CEB 2 Kings 5:17b Your servant will never again offer entirely burned offerings or sacrifices to any other gods except the Lord. But may the Lord forgive your servant for this one thing: When my master comes into Rimmon’s temple to bow down there and is leaning on my arm, I must also bow down in Rimmon’s temple. When I bow down in Rimmon’s temple, may the Lord forgive your servant for doing that.”

The NIV (see further below) says the king is “leaning on his arm” while The Message version seems to make Naaman a little more complicit than the NIV indicates:

“…When my master, leaning on my arm, enters the shrine of Rimmon and worships there, and I’m with him there, worshiping Rimmon, may you see to it that God forgive me for this.”

Elisha tells Naaman to “Go in peace.”

The God he is concerned about having worshiped is “‘Rimmon’ (lit. ‘pomegranate’) is a parody of the name Ramanu, the Syrian storm god corresponding to Baal. This chief deity of Syria was also known by the name Hadad (Zech. 12:11)” [Reformation Study Bible]

I was unfamiliar with this aspect of the store Naaman’s healing until I was listening to a discussion two weeks ago on a Christian talk show* where the guest was Dr. Paul Metzger, a professor at Multnomah Bible Seminary. Not having been able to record the reference, I wrote to him for clarification.

…In the interview, I referenced Naaman, who was a military commander of the king of Aram’s army. Naaman was also a leper. He came to Elisha for healing, and God healed him of his leprosy. Naaman devoted his life to the God of Israel as a result. I alluded to the account in 2 Kings 5, as it pertains to how Christians might engage others in multi-faith settings today. Naaman asked Elisha if he would be pardoned for going with his Master, the king, into the pagan temple and bow when the king leaned on him. Elisha gave him his blessing. Here is the text in 2 Kings 5:

17 “If you will not,” said Naaman, “please let me, your servant, be given as much earth as a pair of mules can carry, for your servant will never again make burnt offerings and sacrifices to any other god but the Lord. 18 But may the Lord forgive your servant for this one thing: When my master enters the temple of Rimmon to bow down and he is leaning on my arm and I have to bow there also—when I bow down in the temple of Rimmon, may the Lord forgive your servant for this.” 19 “Go in peace,” Elisha said. (2 Kings 5:17-19; NIV).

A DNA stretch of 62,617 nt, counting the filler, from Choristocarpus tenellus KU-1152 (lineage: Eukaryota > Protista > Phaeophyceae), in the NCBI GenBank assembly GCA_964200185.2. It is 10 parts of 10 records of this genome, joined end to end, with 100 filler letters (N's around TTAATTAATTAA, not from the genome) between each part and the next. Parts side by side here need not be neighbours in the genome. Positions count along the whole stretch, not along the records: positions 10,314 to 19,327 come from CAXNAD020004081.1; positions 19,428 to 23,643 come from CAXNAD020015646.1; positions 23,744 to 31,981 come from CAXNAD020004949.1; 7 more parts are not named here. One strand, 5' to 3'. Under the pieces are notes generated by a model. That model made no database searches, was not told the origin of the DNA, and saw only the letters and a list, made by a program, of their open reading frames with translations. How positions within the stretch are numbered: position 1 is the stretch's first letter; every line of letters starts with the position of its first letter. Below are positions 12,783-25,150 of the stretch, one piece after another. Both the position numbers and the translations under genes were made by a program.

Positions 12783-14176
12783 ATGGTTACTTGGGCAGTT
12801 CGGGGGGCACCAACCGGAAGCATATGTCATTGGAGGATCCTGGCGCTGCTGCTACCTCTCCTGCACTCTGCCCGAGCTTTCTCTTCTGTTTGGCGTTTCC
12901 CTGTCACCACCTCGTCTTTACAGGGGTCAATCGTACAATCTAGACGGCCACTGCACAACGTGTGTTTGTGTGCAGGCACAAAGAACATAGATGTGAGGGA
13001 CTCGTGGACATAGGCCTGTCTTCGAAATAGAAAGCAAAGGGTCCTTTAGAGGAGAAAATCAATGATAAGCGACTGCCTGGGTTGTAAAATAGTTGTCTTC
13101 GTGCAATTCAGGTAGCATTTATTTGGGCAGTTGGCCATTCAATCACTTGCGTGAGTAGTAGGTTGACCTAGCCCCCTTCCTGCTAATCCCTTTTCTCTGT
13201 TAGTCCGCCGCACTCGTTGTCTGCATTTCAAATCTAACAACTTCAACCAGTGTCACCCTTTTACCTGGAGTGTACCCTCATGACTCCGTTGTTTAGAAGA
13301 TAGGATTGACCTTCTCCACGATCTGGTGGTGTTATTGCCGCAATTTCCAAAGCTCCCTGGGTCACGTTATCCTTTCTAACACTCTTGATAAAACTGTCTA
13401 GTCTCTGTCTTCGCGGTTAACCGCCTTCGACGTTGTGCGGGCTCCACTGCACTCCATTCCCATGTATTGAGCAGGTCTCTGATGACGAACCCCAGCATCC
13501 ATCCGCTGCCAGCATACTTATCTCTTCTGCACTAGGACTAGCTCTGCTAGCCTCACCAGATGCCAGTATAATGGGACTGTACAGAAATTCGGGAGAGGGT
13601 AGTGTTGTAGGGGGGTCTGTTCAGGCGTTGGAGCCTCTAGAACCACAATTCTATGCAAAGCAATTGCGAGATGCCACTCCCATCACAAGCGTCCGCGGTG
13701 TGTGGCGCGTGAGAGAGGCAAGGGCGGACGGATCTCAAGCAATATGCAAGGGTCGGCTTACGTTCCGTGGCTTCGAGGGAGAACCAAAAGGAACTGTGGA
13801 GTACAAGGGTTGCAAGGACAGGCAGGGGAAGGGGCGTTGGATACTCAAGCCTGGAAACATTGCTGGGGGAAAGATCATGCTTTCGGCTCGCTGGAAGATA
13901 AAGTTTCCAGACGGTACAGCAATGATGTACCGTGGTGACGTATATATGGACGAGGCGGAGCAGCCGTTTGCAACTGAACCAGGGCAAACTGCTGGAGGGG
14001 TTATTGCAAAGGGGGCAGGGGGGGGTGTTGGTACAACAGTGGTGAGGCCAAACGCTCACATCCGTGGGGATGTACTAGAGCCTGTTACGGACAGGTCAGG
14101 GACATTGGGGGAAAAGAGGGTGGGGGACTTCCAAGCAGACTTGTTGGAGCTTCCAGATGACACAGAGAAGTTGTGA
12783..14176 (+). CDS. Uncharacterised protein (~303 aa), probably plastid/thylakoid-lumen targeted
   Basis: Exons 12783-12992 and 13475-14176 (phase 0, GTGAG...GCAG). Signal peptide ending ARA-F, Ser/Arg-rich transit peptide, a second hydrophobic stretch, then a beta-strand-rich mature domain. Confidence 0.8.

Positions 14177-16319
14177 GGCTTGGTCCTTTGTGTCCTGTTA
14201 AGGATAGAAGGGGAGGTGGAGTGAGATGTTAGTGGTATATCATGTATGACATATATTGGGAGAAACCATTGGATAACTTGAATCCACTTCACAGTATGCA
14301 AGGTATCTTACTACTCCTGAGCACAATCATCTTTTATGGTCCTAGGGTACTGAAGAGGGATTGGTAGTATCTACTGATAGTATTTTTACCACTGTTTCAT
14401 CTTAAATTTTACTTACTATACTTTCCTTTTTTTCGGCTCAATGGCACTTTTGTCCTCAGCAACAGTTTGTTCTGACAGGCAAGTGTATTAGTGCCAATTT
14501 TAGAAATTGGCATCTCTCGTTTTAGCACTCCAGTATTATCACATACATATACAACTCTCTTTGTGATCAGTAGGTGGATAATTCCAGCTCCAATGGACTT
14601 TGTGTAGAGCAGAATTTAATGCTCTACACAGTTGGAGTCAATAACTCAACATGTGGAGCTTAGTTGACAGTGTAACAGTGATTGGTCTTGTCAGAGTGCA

I made use of this text in response to [program host] Drew [Marshall] concerning the matter of what one should do in a worship service in a diverse or pluralistic context. I said it is a case by case matter of intent. Naaman’s heart intent was to honor the God of Israel, not the pagan deity. Thus, Elisha gave him his blessing. It is not the bowing as such that is the issue, or the praying, but to whom is one praying in one’s heart. Again, I don’t think it is a matter of bowing or not bowing, praying or not praying, but the object or intent of the bow or prayer.

There is the danger of taking too much liberty from this passage however. Again we turn to Matthew Henry who takes a more hard-line approach:

He owns he ought not to do it, but that he cannot otherwise not do it, but that he cannot otherwise keep his place,—protests that his bowing is not, nor ever shall be, as it had been, in honor to the idol, but only in honor to the king,—and therefore he hopes God will forgive him. Perhaps, all things considered, this might admit of some apology, though it was not justifiable. But, as to us, I am sure,

(1) If, in covenanting with God, we make a reservation for any known sin, which we will continue to indulge ourselves in, that reservation is a defeasance [voiding or undoing] of his covenant. We must cast away all our transgressions and not except [make an exception of] any house of Rimmon.

(2 Though we are encouraged to pray for the remission of the sins we have committed, yet, if we ask for a dispensation to go on in any sin for the future, we mock God, and deceive ourselves.

(3) Those that know not how to quit a place at court when they cannot keep it without sinning against God, and wronging their consciences, do not rightly value the divine favor.

(4) Those that truly hate evil will make conscience of abstaining from all appearances of evil. Though Naaman’s dissembling his religion cannot be approved, yet because his promise to offer no sacrifice to any god but the God of Israel only was a great point gained with a Syrian, and because, by asking pardon in this matter, he showed such a degree of conviction and ingenuousness as gave hopes of improvement, the prophet took fair leave of him, and bade him Go in peace, 2 Kings. 5:19. Young converts must be tenderly dealt with.

I have four takeaways from this.

  1. The Bible is wholly adequate to speak to issues which arise in a 21st century context, especially with increasing religious pluralism.
  2. You may indeed find yourself doing more than “touring the facilities” but actually being asked (because of work or family commitments) to attend a service of worship of another faith.
  3. As Dr. Metzger points out, it is the attitude of the heart that matters most.
  4. As Matthew Henry indicates, this situation ought to be the exception and not the rule, and we’re not granted permanent indulgences to participate in such worship events, but need to trust God that he will provide alternative arrangements so that we’re not doing this on a regular basis.